Reading at the Crossroads

Reading at the Crossroads is an archive for columns and letters which appeared in the Terre Haute Tribune Star. I also blog here when my patience is exhausted by what I feel is irritating, irrational and/or ironic in life. --gary daily

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Location: Terre Haute, Indiana, United States

The material I post on this blog represents my views and mine alone. The material you post on this blog represents your views and yours alone.

Friday, November 12, 2010

A Daily Dose of Depression (DDD)

And the beat goes on. You lose when you lose and you lose when you win. So now we can add a new phrase to our policy/process hip conversations. “Win-win” situations can be tempered with “lose-lose” realities. At least when it comes to the Big Buck College Athletic programs.

NYT November 11, 2010
How Broken Must College Football Be to Fix It? By GEORGE VECSEY

It is time for my annual foray into the lower depths of higher education — that is to say, the business of Bowl Championship Series football as perpetrated on or near centers of learning. . . .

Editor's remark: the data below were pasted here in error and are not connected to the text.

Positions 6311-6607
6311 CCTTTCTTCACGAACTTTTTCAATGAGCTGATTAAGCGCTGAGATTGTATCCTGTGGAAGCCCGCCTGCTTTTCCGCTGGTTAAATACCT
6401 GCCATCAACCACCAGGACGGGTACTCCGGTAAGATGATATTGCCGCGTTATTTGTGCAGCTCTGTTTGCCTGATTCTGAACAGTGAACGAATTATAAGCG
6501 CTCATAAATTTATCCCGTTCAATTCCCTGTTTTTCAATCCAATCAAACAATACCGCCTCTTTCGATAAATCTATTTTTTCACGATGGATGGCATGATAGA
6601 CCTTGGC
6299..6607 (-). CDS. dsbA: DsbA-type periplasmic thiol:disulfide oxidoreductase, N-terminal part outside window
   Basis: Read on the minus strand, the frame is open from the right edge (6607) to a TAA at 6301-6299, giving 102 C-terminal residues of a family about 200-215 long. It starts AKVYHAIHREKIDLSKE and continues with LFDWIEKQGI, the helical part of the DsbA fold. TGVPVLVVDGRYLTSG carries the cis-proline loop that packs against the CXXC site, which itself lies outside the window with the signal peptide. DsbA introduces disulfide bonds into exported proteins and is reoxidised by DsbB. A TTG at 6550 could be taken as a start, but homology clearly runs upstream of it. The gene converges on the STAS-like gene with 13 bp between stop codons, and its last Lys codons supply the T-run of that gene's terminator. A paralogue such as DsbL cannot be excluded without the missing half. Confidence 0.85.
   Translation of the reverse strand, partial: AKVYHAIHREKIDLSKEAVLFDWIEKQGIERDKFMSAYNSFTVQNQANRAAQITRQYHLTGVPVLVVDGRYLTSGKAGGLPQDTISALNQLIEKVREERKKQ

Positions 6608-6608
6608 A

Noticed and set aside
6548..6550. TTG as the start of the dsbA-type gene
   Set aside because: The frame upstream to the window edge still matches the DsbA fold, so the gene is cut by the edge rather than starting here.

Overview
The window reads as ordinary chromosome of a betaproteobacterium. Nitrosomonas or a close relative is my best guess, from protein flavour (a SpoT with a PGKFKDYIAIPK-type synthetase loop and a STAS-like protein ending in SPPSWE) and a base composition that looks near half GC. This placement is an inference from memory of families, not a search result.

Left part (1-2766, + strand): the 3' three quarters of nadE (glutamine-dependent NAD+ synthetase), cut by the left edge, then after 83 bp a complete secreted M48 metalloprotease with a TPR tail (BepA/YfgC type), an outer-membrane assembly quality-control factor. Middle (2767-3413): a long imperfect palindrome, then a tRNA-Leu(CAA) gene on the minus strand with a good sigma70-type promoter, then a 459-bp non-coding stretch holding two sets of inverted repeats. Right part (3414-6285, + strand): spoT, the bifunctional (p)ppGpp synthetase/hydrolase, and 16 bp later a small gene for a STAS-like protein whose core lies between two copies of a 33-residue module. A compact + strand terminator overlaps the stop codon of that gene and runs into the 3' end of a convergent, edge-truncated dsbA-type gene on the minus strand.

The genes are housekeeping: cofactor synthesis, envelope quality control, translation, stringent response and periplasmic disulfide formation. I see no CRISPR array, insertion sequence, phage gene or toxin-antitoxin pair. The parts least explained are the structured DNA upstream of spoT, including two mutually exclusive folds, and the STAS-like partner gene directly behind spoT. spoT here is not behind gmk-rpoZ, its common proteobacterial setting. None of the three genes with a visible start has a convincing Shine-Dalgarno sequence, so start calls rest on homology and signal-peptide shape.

My theory is, when a university suddenly becomes proficient at football or basketball, it is usually a sign its admissions director is being held hostage in some rural hideaway.

But this is worse. The B.C.S. system turns out to be a private enterprise for the usual suspects in the insider conferences. The top colleges make money, but the big winners are the major bowls — and the administrators thereof.

According to the Sports Illustrated article, Paul Hoolahan, the top executive of the Sugar Bowl, made $607,500 in 2007 and the Sugar Bowl was given $3 million by the hard-strapped Louisiana government.

The big losers are the lucky tigers who get invited to the Cement Shoes Bowl and then lose money that could have gone to athletes or, even better, budding physicists or linguists or cellists and other potential assets to society.[my emphasis]

The same article points out that Virginia Tech and the Atlantic Coast Conference had to purchase 17,500 tickets at $125 each for the 2009 Orange Bowl, but sold only 3,342, for a loss of $1.77 million — surely worth it for a marginal inclusion into Our Thing, as the B.C.S. could be called.

The latest Heisman mess and the B.C.S. shakedown have led me to reconsider my long-held position — “If it ain’t broke, don’t fix it” — about bowl games and the national championship. . . .

As it is now, only the anointed championship bowl game is worth a glance. And the old concern about keeping the lads from their classrooms and laboratories seems laughable at this stage.

Full article here



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